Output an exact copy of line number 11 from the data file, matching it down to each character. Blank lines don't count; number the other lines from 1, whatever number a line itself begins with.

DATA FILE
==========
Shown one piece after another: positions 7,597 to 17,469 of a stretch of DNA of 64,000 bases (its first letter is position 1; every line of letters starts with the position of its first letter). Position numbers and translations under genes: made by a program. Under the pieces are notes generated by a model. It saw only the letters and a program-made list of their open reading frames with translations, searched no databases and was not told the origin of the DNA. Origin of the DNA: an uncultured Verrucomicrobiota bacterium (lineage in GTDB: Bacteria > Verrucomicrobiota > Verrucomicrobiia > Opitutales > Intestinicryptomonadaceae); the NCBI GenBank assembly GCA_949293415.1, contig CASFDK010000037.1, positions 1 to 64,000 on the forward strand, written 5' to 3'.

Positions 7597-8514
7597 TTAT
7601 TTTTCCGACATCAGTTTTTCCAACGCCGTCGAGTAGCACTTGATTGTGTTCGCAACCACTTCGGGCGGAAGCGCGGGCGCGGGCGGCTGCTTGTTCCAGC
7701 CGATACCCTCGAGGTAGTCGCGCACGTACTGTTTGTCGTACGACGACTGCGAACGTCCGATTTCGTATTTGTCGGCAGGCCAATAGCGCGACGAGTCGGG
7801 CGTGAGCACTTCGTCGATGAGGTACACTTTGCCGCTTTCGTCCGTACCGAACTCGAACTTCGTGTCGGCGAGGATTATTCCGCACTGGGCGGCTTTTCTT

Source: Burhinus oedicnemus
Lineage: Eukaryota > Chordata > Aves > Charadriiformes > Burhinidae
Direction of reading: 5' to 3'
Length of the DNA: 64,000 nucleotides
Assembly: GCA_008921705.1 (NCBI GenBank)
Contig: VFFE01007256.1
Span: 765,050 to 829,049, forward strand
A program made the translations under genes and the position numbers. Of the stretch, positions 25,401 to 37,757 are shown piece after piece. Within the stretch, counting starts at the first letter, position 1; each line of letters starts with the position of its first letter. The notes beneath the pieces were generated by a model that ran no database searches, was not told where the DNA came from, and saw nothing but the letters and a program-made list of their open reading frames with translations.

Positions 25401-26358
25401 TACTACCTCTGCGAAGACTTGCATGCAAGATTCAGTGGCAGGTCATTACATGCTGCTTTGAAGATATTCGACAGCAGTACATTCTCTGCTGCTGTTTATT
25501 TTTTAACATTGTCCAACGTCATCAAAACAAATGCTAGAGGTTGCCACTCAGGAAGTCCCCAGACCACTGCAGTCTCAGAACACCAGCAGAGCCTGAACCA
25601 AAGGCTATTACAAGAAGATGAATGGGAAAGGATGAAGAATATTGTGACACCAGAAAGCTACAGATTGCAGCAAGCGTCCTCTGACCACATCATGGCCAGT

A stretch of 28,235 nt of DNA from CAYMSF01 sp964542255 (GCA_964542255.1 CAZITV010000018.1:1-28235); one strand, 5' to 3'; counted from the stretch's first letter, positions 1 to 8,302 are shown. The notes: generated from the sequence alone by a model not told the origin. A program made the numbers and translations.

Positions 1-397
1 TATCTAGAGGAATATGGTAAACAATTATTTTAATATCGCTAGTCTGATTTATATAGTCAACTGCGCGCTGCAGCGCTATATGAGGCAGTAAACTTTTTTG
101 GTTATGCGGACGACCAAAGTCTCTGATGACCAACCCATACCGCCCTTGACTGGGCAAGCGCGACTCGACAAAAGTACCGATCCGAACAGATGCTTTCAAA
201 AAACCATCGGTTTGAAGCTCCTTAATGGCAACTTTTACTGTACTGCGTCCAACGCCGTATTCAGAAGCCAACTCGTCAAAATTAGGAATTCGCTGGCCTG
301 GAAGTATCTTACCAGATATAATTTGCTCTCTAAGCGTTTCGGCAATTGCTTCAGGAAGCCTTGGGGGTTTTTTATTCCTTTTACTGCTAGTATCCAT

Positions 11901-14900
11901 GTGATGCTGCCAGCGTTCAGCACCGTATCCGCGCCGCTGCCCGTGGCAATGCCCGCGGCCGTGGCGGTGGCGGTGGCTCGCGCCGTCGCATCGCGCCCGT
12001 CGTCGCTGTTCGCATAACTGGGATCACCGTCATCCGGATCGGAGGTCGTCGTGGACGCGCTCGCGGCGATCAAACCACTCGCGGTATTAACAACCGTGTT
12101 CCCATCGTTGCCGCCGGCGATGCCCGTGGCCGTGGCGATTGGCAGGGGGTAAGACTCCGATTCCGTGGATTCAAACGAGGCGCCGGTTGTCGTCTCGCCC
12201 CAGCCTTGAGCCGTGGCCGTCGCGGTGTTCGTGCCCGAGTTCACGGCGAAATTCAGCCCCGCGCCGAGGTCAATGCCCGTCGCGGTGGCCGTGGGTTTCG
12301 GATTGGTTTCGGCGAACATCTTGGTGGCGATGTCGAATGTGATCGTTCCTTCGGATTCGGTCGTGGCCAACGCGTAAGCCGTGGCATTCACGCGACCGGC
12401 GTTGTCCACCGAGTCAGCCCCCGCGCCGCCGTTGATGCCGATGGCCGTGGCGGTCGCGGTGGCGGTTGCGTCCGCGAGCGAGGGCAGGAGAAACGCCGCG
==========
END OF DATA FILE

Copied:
Assembly: GCA_008921705.1 (NCBI GenBank)